The story (feel free to skip down to The Question):
Last night, the BF's mom asked me about EOs versus FOs (as the incredibly patient BF sighed in the background and clicked through Gizmodo). I gave her the basic rundown--synthetic v. natural, etc. But then she asked, "Are there coffee EOs?"
"I don't think so," I said. "You'd have to use an FO."
"Why not?" she asked.
And... I had no idea.
The question: Why not? Coffee beans are oily. Why are some things EOs but not others? Why lavender but not gardenia?
I have a cabinet of these things but don't know how they're made or what makes certain ingredients (tulips, honeysuckle) unsuitable or impossible to make into EOs.
Enlightenment much appreciated!
EOs are produced by steam distillation which has already been mentioned. Some plants don't produce enough EO to make distilling viable, and others are ruined by heat.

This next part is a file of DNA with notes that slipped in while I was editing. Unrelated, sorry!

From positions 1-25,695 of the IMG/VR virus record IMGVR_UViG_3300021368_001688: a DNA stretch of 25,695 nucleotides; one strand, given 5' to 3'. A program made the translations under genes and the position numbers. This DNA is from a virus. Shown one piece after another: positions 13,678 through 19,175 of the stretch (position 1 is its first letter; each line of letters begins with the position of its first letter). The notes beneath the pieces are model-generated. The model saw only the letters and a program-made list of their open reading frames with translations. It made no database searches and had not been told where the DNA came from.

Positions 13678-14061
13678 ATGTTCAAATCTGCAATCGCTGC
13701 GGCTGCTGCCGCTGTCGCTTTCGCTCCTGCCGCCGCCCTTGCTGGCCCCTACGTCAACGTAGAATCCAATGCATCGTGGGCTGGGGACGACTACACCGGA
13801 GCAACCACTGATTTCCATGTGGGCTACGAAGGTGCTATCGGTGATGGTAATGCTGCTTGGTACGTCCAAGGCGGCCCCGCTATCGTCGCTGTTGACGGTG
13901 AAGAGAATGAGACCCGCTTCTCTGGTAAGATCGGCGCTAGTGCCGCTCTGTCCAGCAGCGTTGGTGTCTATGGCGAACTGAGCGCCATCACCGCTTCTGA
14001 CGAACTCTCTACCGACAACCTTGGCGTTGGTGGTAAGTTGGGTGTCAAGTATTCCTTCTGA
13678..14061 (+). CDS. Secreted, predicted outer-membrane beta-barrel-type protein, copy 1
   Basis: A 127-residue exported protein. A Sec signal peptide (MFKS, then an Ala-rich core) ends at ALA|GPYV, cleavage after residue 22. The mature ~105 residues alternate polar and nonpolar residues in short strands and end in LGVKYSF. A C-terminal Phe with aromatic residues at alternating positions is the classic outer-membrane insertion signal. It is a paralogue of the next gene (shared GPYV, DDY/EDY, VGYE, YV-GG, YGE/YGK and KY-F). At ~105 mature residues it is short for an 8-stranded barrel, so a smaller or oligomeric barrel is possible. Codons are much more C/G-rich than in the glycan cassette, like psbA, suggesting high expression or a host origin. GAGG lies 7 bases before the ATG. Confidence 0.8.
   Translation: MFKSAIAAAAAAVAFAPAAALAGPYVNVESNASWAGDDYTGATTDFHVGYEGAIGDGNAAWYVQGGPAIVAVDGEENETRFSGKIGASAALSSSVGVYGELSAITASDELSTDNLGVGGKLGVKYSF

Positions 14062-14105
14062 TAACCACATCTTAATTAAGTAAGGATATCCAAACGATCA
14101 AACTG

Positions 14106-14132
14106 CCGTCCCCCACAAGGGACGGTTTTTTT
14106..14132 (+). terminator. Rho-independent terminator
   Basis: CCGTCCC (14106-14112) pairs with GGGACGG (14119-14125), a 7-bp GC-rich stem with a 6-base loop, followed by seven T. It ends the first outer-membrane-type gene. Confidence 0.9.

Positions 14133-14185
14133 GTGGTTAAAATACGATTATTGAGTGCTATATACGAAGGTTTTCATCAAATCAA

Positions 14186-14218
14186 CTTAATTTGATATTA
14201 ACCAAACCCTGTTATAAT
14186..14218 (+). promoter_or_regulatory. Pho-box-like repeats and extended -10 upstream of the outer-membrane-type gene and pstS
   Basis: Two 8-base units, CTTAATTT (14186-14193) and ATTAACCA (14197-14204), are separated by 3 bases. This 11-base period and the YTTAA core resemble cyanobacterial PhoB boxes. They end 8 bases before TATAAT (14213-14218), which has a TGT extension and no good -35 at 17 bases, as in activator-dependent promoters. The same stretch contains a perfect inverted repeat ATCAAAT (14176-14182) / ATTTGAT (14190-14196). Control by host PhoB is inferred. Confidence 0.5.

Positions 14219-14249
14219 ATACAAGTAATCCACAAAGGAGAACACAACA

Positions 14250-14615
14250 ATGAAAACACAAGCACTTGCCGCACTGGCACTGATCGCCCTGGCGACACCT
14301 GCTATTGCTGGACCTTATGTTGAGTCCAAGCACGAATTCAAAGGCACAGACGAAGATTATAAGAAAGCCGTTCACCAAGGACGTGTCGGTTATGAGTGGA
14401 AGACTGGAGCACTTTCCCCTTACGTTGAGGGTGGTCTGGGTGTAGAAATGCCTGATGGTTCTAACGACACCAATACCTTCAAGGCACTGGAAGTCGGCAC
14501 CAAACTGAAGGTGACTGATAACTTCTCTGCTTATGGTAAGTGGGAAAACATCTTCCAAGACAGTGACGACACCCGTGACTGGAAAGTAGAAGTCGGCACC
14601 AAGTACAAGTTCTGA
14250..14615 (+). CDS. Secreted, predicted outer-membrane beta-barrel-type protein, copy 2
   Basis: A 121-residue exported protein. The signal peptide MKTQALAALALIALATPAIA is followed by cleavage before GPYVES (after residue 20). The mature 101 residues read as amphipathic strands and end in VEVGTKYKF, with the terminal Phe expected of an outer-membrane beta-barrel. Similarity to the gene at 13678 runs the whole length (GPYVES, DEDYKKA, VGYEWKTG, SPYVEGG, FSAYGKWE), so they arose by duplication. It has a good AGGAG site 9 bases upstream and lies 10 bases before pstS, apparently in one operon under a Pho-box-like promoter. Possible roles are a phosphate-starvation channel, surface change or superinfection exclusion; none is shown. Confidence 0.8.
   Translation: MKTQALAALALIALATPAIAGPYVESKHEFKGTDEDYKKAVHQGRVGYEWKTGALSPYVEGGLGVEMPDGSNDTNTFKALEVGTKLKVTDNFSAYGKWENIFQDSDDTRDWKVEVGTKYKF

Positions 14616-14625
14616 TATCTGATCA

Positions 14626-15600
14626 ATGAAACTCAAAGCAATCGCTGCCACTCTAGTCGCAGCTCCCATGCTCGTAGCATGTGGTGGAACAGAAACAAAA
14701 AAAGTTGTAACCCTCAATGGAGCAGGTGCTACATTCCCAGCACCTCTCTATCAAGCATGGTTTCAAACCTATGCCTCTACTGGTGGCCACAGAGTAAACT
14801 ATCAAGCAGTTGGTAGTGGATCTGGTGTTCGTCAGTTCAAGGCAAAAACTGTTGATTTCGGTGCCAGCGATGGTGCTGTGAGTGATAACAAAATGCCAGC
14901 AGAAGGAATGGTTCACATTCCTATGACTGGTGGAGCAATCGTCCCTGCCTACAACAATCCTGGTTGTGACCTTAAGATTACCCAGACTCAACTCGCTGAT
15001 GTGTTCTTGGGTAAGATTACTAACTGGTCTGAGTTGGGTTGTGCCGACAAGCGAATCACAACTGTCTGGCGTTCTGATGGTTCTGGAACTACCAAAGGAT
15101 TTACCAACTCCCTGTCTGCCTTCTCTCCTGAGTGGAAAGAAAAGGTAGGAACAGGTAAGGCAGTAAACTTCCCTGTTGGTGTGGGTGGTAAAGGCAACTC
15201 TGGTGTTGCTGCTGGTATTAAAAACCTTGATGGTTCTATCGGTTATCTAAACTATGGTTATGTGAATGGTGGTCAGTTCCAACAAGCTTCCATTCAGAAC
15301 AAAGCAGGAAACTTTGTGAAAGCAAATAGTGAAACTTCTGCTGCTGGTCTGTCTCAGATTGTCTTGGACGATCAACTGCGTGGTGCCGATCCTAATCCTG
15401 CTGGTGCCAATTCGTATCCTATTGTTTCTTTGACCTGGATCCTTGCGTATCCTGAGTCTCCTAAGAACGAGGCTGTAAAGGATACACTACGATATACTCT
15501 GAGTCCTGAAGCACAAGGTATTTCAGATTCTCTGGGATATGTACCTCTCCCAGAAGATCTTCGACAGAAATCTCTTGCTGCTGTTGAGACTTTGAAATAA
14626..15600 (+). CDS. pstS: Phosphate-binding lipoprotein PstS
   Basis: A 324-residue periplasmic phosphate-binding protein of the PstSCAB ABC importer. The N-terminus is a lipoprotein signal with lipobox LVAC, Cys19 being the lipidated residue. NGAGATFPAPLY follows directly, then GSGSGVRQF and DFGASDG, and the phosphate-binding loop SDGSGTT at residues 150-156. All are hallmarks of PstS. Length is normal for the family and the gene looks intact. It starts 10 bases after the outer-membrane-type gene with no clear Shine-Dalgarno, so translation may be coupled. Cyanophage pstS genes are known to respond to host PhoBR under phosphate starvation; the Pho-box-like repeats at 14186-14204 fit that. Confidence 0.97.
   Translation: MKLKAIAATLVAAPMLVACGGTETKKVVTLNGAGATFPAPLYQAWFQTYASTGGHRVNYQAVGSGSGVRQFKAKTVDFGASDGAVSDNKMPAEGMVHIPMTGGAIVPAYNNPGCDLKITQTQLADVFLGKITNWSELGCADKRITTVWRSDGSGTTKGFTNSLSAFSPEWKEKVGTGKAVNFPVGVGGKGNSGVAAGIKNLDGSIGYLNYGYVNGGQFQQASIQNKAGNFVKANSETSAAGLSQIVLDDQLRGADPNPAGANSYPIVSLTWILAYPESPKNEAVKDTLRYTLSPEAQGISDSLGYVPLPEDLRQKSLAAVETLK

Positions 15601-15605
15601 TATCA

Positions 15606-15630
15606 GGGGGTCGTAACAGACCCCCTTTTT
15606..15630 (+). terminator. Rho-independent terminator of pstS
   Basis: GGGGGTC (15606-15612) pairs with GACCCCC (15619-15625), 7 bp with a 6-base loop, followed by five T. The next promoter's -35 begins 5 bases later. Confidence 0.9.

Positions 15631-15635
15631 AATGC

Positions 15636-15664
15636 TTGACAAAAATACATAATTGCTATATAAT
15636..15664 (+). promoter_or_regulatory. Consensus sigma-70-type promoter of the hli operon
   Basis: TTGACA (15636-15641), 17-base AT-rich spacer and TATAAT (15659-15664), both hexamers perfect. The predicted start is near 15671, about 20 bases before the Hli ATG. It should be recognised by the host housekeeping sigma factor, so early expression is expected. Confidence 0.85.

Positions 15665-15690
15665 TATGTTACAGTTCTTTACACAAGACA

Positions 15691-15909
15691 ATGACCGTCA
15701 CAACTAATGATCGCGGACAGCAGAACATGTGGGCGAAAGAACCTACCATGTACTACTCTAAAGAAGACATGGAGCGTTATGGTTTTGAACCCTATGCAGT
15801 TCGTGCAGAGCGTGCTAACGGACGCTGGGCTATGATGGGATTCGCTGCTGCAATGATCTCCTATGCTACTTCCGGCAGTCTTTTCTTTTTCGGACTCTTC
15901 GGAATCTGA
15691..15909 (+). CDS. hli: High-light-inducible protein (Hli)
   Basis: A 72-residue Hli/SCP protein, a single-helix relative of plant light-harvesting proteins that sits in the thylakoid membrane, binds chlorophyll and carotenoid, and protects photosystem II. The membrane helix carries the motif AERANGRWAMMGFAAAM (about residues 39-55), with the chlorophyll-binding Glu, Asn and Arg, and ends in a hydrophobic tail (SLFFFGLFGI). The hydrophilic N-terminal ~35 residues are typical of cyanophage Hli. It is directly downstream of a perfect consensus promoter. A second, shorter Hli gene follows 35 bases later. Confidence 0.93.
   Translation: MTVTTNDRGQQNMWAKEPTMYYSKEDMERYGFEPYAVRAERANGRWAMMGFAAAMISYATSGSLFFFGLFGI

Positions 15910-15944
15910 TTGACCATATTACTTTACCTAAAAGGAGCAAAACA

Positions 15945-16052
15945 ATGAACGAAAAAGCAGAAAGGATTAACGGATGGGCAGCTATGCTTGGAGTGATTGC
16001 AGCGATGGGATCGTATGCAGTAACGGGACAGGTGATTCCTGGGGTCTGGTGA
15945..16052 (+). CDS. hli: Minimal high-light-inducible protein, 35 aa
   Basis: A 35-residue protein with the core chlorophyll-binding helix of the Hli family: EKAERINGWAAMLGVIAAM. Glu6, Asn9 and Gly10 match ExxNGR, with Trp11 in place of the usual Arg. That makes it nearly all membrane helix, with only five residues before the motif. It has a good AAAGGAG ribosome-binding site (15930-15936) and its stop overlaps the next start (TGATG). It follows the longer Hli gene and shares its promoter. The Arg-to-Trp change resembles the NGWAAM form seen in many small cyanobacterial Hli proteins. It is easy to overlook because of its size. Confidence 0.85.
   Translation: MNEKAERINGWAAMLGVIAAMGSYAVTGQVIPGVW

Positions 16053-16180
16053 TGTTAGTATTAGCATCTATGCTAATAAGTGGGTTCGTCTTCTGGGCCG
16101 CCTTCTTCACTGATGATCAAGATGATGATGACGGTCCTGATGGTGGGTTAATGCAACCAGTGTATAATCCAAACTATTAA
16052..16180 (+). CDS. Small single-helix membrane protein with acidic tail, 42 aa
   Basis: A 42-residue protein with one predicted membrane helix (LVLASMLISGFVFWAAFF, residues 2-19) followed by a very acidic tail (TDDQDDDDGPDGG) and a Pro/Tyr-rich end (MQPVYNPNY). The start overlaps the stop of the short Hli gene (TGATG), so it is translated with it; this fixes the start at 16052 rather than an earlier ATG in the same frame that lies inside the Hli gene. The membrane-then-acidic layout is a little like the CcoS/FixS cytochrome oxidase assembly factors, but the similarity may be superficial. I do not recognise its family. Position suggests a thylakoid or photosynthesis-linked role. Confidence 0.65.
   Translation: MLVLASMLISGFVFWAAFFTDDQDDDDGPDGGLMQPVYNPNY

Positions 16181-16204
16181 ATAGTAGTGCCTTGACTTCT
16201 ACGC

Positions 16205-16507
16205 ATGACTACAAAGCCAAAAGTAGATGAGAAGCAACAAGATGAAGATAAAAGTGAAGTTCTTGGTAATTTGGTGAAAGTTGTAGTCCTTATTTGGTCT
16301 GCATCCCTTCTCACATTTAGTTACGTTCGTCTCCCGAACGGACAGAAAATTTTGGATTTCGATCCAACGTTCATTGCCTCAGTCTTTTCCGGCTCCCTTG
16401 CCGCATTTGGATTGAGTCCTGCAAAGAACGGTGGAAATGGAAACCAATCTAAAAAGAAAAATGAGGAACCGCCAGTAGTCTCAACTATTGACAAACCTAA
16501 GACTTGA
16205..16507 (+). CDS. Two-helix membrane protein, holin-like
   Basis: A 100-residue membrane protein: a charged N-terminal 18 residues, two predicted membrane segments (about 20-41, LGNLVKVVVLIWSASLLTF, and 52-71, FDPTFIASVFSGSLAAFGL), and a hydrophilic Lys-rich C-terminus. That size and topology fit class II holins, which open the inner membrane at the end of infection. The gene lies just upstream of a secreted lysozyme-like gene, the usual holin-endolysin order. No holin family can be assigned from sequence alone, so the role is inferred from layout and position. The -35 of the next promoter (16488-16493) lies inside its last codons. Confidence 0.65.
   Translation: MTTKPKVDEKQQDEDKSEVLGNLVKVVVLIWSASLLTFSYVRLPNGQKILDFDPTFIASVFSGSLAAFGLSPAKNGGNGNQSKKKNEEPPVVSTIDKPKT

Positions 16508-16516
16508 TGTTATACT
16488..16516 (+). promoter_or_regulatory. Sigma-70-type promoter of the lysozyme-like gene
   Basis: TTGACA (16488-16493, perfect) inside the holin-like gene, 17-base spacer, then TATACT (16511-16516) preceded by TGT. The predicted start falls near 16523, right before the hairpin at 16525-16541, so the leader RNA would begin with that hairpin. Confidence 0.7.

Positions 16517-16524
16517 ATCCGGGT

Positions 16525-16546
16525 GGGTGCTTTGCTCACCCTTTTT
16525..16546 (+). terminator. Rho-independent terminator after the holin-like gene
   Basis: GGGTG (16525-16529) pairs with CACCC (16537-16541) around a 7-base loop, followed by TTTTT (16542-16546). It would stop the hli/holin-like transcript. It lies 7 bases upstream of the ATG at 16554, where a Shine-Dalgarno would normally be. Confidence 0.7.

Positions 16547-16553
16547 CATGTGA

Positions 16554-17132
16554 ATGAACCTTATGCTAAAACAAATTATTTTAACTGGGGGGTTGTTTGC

Absolutes are different from EOs in that they contain more of the non water soluble parts of the plant making them more *complete*, and they are produced using solvents. A lot of Aromatherapists won't use absolutes as they believe some of the solvent will be left in the resulting *oil* making it less therapeutic. They are used extensively in high end perfumery though. This method is often used with plants which don't yield good results from steam distillation such as jasmine and some rose. They are often extremely costly though as it take a lot of plant material to produce.
Some plants will not yield a good *oil* with either of these methods such as violet, and are being tested using different methods so maybe in the future...
A more recent method called CO2 extraction may provide better results and also something called "headspace" (I think?) extraction.
I have had relatively good results using an oil maceration with flowers such as violet and use the resulting fragrant oil as a base in some of my oil based perfumes and solids.